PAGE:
Rebel Behavior in the Context of Interstate Competition: Exploring Day-to-Day Patterns of Political Violence in Africa.

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    • Abstract:
      This study develops a day-to-day theory of political violence that predicts that rebels respond strategically to the onset of interstate conflict that is directly related to a civil war. Government-initiated interstate conflict is theorized to incentivize rebels to signal their resolve, willingness to bear costs, and vulnerability of government forces. In addition, this form of interstate conflict is predicted to decrease violence against civilian populations, as it makes it more likely that rebels will need to rely on civilians for resources in the future. This is contrary to interstate conflict initiated by an external state, as this signal of third-party support makes civilian support more dispensable from the perspective of a rebel movement. Using a country-day data set constructed from event data, evidence is presented that is consistent with this theoretical logic. Interstate conflict, therefore, is shown to play a significant role in explaining the variation of violent events that occur on a day-to-day basis during a civil conflict. [ABSTRACT FROM AUTHOR]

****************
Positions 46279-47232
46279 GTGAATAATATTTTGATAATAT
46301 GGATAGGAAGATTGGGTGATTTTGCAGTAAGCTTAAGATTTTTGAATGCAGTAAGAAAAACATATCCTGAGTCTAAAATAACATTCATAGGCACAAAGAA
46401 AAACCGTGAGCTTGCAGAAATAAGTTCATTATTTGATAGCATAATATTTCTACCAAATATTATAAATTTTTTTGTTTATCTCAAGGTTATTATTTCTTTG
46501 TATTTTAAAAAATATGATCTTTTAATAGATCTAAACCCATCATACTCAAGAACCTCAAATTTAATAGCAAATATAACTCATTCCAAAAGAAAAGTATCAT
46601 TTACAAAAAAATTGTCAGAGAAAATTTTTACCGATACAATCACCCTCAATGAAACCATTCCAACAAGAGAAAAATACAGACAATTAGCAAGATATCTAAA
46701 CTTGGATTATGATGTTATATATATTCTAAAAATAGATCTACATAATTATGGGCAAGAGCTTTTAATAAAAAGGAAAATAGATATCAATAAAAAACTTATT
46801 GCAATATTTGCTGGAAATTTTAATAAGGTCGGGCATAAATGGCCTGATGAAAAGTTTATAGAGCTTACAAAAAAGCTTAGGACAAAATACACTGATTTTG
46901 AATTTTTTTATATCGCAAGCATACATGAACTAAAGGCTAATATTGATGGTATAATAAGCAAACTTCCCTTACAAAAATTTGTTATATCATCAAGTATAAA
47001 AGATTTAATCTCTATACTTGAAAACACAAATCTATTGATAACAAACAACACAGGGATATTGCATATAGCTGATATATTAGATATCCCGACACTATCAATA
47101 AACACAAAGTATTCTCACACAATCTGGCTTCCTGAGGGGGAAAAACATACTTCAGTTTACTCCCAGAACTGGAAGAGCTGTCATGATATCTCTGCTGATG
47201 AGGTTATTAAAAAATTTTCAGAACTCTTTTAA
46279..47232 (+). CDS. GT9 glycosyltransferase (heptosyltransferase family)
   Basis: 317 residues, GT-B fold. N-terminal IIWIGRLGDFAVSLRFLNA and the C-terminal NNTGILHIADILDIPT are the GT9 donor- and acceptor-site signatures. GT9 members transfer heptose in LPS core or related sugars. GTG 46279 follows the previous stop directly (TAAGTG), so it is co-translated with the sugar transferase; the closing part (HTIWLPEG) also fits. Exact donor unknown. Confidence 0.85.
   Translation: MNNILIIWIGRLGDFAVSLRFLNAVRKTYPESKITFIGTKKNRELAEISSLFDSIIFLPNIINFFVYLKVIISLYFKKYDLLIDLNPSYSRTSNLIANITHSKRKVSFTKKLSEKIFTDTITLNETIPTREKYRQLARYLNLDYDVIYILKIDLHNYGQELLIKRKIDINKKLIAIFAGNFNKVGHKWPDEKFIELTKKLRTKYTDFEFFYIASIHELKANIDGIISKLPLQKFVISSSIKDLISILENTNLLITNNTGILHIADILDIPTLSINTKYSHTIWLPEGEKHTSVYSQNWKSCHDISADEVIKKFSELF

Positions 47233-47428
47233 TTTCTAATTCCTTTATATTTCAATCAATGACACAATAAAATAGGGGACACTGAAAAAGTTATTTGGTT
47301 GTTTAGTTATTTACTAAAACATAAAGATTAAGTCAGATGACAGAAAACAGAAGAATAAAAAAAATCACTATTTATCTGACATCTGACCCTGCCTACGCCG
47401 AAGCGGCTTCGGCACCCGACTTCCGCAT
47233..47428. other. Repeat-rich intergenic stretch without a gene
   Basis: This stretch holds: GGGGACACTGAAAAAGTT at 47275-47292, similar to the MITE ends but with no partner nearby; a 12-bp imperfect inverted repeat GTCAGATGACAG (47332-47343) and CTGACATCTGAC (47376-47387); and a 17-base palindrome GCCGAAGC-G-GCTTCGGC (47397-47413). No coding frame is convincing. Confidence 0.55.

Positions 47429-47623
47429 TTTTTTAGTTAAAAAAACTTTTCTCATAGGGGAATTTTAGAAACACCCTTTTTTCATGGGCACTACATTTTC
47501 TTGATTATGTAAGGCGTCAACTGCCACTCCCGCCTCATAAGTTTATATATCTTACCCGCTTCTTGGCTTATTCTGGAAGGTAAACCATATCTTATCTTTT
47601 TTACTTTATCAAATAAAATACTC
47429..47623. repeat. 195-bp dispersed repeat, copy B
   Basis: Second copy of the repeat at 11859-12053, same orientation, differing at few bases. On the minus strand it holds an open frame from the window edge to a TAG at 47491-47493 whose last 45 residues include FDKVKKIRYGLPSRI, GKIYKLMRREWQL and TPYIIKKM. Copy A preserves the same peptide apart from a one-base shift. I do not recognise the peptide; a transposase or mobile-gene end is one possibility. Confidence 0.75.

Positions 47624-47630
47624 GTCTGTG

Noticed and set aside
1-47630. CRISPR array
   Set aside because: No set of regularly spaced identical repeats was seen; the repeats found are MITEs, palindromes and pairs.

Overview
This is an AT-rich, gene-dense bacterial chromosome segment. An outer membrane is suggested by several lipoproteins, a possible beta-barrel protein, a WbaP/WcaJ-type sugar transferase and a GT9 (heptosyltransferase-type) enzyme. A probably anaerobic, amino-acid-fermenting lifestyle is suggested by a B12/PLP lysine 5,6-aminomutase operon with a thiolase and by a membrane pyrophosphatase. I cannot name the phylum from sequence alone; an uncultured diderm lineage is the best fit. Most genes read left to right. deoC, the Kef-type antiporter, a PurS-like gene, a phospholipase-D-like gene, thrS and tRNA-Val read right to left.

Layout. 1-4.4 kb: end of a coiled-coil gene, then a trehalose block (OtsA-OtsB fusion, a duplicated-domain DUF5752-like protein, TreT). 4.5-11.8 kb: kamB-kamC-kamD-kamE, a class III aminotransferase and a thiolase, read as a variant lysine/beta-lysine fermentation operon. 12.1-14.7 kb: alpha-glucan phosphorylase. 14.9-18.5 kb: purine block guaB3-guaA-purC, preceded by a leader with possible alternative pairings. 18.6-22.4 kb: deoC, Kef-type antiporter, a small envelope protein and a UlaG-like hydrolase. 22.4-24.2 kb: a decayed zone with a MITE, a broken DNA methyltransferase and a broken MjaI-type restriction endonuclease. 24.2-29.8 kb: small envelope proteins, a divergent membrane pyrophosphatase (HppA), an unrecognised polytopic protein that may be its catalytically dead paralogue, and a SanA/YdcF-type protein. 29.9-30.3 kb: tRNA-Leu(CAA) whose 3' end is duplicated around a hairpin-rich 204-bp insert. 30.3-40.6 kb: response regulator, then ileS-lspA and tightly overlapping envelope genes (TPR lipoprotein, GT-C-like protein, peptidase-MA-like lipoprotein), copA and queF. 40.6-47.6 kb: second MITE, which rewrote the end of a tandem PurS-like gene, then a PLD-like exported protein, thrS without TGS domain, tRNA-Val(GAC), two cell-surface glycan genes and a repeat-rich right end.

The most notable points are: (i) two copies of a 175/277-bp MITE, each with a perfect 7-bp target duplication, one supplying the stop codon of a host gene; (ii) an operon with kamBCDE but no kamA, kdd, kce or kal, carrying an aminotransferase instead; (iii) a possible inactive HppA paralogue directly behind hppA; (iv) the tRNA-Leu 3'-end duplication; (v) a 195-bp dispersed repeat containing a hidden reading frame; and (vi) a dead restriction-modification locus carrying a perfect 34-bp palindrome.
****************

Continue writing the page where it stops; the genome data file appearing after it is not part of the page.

• Abstract:
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